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Forum topic by Karda posted 02-14-2017 04:51 AM 674 views 0 times favorited 35 replies Add to Favorites Watch
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Karda

814 posts in 390 days


02-14-2017 04:51 AM

when I get my lathe I will need to get a grinder to sharpen the tool, can you use a 6 ” grinder or do you need an 8”, the speeds are around 3400 rpms, is that to fast also HF has a professional HSS set of turning tools for 64.99 is that a good set, it is not the red handled set that is about 80.00 thanks Mike


35 replies so far

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TheFridge

8302 posts in 1323 days


#1 posted 02-14-2017 04:59 AM

8” is nice

Slow speed is preferable

White wheels are good

I have the same set and they are sufficient.

-- Shooting down the walls of heartache. Bang bang. I am. The warrior.

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BenDupre

531 posts in 325 days


#2 posted 02-14-2017 05:08 AM

Home Depot online has a 8 in slow speed grinder with the white wheels. Its branded Wen. It sells for about $80. I replaced my HF 6 in grinder. Kept burning the edge on the 3450 speed. The new one works much better and has a 1750 unloaded speed.

-- The problem with communication is the illusion that it has occurred. – George Bernard Shaw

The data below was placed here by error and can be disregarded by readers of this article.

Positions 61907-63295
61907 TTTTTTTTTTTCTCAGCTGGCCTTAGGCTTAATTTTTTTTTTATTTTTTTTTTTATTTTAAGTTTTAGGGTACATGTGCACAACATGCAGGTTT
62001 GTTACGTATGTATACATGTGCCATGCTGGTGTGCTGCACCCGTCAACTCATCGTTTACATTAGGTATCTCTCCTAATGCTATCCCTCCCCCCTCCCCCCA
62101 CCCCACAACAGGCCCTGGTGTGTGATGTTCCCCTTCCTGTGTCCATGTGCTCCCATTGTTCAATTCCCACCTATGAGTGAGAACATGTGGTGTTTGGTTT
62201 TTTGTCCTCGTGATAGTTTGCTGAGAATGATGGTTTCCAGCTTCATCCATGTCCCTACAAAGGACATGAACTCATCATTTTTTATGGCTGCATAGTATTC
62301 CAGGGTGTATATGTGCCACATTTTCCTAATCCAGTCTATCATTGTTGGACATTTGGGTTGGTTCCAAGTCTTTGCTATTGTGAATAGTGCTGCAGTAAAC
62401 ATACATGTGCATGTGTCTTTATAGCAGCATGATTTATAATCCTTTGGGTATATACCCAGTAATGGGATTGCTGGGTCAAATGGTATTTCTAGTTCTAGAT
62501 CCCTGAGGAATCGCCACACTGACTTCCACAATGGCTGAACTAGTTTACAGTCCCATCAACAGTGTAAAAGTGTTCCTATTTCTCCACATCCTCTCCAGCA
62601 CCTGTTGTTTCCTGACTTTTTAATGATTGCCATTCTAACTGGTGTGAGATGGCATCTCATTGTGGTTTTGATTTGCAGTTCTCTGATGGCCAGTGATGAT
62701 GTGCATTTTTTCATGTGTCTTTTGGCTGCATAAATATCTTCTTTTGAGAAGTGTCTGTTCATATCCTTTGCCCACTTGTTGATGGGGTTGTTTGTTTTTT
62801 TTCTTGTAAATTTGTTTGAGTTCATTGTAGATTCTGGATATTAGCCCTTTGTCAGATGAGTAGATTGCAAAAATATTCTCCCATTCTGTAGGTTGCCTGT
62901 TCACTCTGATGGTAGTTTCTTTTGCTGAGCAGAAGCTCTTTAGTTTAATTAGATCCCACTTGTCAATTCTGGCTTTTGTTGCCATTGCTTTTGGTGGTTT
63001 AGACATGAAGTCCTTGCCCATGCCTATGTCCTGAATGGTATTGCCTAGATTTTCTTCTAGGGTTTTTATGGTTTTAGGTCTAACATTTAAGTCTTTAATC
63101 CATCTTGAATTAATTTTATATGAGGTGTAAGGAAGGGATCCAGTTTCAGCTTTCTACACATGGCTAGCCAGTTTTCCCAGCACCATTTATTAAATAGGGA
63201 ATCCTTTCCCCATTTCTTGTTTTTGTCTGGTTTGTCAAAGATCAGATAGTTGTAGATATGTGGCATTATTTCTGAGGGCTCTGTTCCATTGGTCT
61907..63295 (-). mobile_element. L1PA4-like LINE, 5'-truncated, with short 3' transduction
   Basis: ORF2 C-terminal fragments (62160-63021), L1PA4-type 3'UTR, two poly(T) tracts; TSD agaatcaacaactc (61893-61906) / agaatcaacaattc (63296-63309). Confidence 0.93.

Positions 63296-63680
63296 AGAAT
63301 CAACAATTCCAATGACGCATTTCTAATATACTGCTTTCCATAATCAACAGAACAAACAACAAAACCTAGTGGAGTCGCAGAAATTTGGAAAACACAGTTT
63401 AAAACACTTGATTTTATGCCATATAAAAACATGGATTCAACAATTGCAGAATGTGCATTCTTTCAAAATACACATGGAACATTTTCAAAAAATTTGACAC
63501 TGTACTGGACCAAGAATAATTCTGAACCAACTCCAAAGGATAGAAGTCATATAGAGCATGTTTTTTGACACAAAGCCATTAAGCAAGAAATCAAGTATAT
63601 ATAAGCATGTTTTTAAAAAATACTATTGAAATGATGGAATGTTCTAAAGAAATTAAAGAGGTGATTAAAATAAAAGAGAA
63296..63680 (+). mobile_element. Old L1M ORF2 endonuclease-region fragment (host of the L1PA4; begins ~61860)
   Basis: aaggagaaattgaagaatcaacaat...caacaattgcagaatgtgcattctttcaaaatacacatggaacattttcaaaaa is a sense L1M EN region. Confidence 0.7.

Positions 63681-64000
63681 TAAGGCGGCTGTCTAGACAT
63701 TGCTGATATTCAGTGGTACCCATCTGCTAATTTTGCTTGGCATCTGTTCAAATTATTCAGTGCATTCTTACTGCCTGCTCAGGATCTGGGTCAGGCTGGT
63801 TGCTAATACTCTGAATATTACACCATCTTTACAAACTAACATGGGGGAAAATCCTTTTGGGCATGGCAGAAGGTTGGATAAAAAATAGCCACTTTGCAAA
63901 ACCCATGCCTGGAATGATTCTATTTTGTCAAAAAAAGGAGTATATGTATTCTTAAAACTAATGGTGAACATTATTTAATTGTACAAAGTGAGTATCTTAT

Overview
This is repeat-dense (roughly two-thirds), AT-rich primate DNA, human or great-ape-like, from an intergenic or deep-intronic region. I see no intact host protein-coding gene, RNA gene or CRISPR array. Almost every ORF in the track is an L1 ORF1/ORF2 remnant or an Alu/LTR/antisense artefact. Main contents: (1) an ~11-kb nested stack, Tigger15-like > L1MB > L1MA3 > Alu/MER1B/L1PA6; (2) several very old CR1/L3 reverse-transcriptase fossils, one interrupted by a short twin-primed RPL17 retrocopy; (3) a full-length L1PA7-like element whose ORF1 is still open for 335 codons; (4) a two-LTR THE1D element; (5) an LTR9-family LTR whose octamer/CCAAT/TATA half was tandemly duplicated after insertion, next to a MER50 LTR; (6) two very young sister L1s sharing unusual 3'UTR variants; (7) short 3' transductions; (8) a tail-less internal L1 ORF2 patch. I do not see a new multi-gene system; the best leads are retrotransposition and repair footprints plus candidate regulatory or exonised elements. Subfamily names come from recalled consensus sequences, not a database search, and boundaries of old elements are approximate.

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wuddoc

233 posts in 3555 days


#3 posted 02-14-2017 05:29 AM

I agree with the other LJ’s on all points and if a grinder is what you need/want then go for it. There is an alternative to think about. Skip the grinder at HF for $54 & HF lathe tools for $65 and consider a set of rotating tip carbide lathe tool(s). This means no grinding, honing or setting correct bevel.

This is the grizzly page on those types of tools but you may find them at less cost somewhere else.

http://grizzly.com/catalog/2017/main/157?p=157

-- Wuddoc

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woodbutcherbynight

3645 posts in 2246 days


#4 posted 02-14-2017 05:39 AM

I bought a Tormek many years ago, expensive but worth it to me and many chisels have been sharpened with it over the years. Now we could get all kinds of drama started saying it is the best but Grizzly has something that is much cheaper that may work like the Tormek.
Link for Tormek
Link for Grizzly Version

-- Live to tell the stories, they sound better that way.

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MrUnix

6000 posts in 2036 days


#5 posted 02-14-2017 06:18 AM

I’ll throw in another alternative. A belt sander will serve double duty – you can sharpen all your chisels and lathe tools on it, as well as actually use it as a sander for your woodworking projects :) For about $50 you can get a belt/disc sander from HF, or even cheaper on the used market if you keep your eye out for one. I have several grinders in the shop, and the only time I use them for woodturning tools is when I want to grind a completely new profile on one of them, which requires removing a lot of metal. The rest of the time, all sharpening is done on the belt sander.

A dedicated sharpening system may make sense in a professional shop, or where a lot of production work is being done constantly… but for the average woodturner in a home shop environment, not so much IMHO.